Crucial new discoveries about one of the world’s least-known and rarest birds have been made by scientists. The blackthroat, or blackthroated blue robin (Calliope obscura) is one of the world’s rarest “robins”, being known from only a handful of records since it was first described in the 1890s.
In 2011, experts resighted a small number of male blackthroats in China. But now they have sighted a female and a breeding pair, learning more about the robin’s behaviour. Details of the discovery are published in the Journal of Ornithology.
The species was first observed in 1886 in Gansu province, north west China.
- The blackthroat is closely related to another of the world’s most enigmatic birds, the firethroat (pictured below).
- The firethroat is also a type of robin, or ‘chat’ – small slender songbirds related to the thrushes.
- It inhabits similar forests in China, and has also been spotted in Myanmar, Bhutan and Bangladesh.
- As the names imply, male blackthroats have a black throat, breast and side of the head, whereas male firethroats have a striking red throat and breast, referred to as a ‘shining’.
- A 2013 study by Prof Alström and colleagues confirmed that blackthroats and firethroats are separate species.
- Songs of both species can be heard below.
In the late 19th and early 20th Centuries, about 10 individuals were collected at two locations in Shaanxi and Gansu provinces between May and August, during what was thought to the bird’s breeding season.
Since then, there have been very few records of the species, the bird being occasionally sighted in China and Thailand, with a few specimens appearing in markets that trade birds. The blackthroat is listed as Vulnerable by the International Union for the Conservation of Nature (IUCN) and almost nothing was known about its behaviour or breeding.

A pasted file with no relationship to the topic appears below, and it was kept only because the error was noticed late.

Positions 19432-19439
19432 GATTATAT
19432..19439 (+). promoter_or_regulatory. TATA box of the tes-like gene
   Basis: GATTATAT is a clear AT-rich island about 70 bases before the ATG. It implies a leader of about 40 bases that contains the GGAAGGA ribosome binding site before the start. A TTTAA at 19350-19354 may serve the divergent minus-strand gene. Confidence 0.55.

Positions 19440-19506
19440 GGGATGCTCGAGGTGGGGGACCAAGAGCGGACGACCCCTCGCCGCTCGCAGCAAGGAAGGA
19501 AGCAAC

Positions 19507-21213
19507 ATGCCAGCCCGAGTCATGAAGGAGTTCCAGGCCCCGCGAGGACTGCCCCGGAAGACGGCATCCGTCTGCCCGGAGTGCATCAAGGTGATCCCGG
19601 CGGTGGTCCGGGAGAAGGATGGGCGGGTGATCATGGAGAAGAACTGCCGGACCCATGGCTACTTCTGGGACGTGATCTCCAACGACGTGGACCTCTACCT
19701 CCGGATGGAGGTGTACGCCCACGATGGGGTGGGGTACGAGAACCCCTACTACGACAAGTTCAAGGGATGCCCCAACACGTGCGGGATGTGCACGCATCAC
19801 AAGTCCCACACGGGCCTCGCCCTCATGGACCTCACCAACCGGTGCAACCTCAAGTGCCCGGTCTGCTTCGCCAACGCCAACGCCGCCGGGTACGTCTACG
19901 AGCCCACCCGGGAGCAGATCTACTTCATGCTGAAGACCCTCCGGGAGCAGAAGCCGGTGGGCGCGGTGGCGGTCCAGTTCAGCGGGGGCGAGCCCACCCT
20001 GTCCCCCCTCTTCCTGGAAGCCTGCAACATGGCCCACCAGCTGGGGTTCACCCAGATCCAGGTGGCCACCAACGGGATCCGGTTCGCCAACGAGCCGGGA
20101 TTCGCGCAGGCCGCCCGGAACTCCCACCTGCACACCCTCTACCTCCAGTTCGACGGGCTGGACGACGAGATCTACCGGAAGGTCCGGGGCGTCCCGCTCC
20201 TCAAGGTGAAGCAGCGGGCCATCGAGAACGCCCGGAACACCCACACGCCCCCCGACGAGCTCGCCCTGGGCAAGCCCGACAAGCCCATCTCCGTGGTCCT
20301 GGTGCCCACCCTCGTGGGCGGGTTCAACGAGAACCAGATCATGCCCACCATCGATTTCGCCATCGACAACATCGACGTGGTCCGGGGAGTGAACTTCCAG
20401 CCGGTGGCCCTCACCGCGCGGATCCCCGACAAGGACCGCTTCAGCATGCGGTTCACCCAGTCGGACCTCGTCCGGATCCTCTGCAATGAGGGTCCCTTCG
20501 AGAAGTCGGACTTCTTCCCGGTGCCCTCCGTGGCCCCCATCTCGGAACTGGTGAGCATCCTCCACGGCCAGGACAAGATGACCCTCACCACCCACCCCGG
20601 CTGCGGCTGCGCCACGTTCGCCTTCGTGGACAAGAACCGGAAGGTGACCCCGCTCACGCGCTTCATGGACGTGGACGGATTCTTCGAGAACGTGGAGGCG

In a bid to relocate the bird, a team of scientists based at the Institute of Zoology at the Chinese Academy of Sciences, Beijing, visited six national parks in central China, targeting habitats they thought it might frequent.
In 2011, they documented 14 males, recording the bird’s distinctive song. Since then, they have managed to spot blackthroats, including a breeding female, on numerous occasions within three locations, as well as a nest with two chicks.
Many of the birds were found living in forests inundated with bamboo. In total, 58 adult blackthroats have now been observed since the species was first discovered in 1886.
Though “eight of these records, between 1931-2000, have no documentation, and can therefore not be verified,” cautioned Prof Per Alström from the Swedish University of Agricultural Sciences, Uppsala, a leading member of the research team.
As well as the two chicks most recently spotted, four recently fledged birds were sighted in 1886. The robin remains elusive, and the scientists admit they would not have noticed the birds had they not been singing.
“The song is beautiful and varied,” write the researchers in their latest description of the robin’s rediscovery. “It consists of short, varied strophes that are delivered at a fairly slow pace, with pauses of a few seconds between each strophe. Many strophes are rather simple and consist of a few whistled notes.”
The robin also appears capable of mimicking the sounds of other birds, including the grey-headed woodpecker, Chinese sparrowhawk, spotted nutcracker, and Eurasian jay.
Their studies have dramatically increased our understanding of the blackthroat. For the first time, the experts, led by Fumin Lei from the Chinese Academy of Sciences and Prof Alström, who is currently studying in China, confirmed what a female blackthroat looks like; being uniformly grey-brown, with a black bill and paler underside, characterised by a buffish-grey throat and breast.
The discovery of a breeding pair also confirmed that both parents care for their young, feeding their chicks flies, butterflies and other insects and arthropods. Blackthroats may be more common than previously thought, as the latest study discovered more individuals than had ever been recorded previously.
Its habitat may also be less threatened than feared. The Qinling Mountains in China are home to other enigmatic species, including giant pandas, golden snub-nosed monkeys and golden takins, a relative of the goats and antelopes, whose coat is said by some to be the source of the legend of the Golden Fleece.
This article was written by Matt Walker for BBC Nature.